14 – Adam Polakiewicz


HT: 5’10”

YEAR: 1994

HOMETOWN: Kitchener, Ontario

2011/12 STATS: 23GP, 20GS, 0G

ANALYSIS: A player who came to the organization as a midfielder/defender, Polakiewicz has exclusively been a left back for the Residency program. A three time starter for the Canadian national team at the U17 World Cup, he plays a solid physical game on the backline, showing good ability at distributing the ball going forward. Polakiewicz will need to work on his consistency going forward in attack and delivering crosses into the box.

OUTLOOK: While he is eligible to return to the U18 team for another year, we have heard that Polakiewicz will test his chances in Europe, starting in Poland where he holds citizenship.

SCOUT’S TAKE: “Another player among the U18s who has improved greatly since his arrival. Possessing a great left foot, Adam’s decision making has come along as to when to go forward and when to stay back. He’s not afraid to play physical and enjoys the game, giving him a future in the game.”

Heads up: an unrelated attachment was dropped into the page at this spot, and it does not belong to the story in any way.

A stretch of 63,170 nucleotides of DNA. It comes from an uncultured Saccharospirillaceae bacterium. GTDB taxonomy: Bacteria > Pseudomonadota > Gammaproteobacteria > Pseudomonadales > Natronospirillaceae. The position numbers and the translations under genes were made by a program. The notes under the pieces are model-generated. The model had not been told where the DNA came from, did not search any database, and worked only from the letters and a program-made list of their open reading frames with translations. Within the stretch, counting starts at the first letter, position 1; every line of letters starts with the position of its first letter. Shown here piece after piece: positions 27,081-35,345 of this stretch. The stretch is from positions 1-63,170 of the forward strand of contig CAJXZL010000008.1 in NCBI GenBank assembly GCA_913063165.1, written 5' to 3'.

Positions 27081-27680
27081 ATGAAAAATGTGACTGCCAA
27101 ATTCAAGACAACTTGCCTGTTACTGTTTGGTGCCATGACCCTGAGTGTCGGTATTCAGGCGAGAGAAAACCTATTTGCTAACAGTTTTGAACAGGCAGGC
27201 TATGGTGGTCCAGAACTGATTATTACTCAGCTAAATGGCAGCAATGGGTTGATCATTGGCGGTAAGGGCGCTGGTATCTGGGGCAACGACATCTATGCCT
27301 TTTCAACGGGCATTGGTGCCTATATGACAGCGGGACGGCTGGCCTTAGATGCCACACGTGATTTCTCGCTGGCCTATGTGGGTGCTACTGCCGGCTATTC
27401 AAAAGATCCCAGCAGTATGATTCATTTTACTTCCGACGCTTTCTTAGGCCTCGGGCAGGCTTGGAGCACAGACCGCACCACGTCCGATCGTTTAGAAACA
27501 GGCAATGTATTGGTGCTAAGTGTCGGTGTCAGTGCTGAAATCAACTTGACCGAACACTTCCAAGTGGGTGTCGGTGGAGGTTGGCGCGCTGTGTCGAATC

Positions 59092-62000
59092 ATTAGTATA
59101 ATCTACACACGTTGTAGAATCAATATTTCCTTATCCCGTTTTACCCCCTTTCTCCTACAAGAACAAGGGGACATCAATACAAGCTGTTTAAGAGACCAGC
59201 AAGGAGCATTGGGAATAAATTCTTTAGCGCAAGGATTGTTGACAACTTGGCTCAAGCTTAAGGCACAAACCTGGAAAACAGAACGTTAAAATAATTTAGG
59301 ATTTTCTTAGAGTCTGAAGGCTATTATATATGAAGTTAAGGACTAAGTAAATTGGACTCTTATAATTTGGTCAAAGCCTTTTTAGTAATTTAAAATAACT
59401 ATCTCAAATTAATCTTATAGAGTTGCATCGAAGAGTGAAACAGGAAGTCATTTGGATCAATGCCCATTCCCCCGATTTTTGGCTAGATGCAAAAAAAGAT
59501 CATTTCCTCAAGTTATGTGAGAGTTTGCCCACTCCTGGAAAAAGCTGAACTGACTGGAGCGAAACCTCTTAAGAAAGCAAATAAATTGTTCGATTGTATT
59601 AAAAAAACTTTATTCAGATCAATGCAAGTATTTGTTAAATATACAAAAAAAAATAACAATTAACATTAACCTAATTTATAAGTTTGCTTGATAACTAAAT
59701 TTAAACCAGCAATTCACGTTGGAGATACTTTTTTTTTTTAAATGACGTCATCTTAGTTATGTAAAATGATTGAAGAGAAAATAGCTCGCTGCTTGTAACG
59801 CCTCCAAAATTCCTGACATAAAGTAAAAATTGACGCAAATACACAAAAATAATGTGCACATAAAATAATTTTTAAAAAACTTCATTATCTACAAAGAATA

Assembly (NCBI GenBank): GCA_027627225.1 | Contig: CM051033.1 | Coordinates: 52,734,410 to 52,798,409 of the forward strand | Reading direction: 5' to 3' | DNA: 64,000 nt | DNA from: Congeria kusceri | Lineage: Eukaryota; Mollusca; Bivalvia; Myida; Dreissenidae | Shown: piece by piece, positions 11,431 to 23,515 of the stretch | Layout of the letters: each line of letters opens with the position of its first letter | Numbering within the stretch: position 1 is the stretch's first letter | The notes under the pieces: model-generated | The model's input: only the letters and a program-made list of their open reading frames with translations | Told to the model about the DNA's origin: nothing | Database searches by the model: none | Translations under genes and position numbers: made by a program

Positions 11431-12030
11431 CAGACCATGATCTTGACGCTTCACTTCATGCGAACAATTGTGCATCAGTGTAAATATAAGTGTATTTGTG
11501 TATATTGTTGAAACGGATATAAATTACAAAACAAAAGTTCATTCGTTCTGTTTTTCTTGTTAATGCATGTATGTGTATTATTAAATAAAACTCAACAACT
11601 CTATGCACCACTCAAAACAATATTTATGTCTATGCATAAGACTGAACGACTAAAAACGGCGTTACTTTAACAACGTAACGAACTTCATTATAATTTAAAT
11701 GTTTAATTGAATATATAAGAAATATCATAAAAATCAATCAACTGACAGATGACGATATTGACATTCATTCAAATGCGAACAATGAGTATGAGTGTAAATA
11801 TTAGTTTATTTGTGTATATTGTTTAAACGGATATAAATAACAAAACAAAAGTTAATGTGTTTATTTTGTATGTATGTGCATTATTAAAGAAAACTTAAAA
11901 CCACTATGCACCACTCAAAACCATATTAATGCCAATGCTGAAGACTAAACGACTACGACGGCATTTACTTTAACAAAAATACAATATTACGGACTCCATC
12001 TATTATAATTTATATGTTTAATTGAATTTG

13 – Wes Cain


HT: 5’10”

YEAR: 1994

HOMETOWN: Guelph, Ontario

2011/12 STATS: 26GP, 16GS, 3G

ANALYSIS: Another native of Ontario, Cain possesses great pace down the right side of the midfield where he displays his athletic ability. He is strong on the ball and has decent finishing ability for a wide midfielder. The one part of his game that Cain will need to work on his distribution ability from the wide side, especially on his crosses into the box.

OUTLOOK: Cain is eligible to return to the Whitecaps residency program for another season with the U18 team.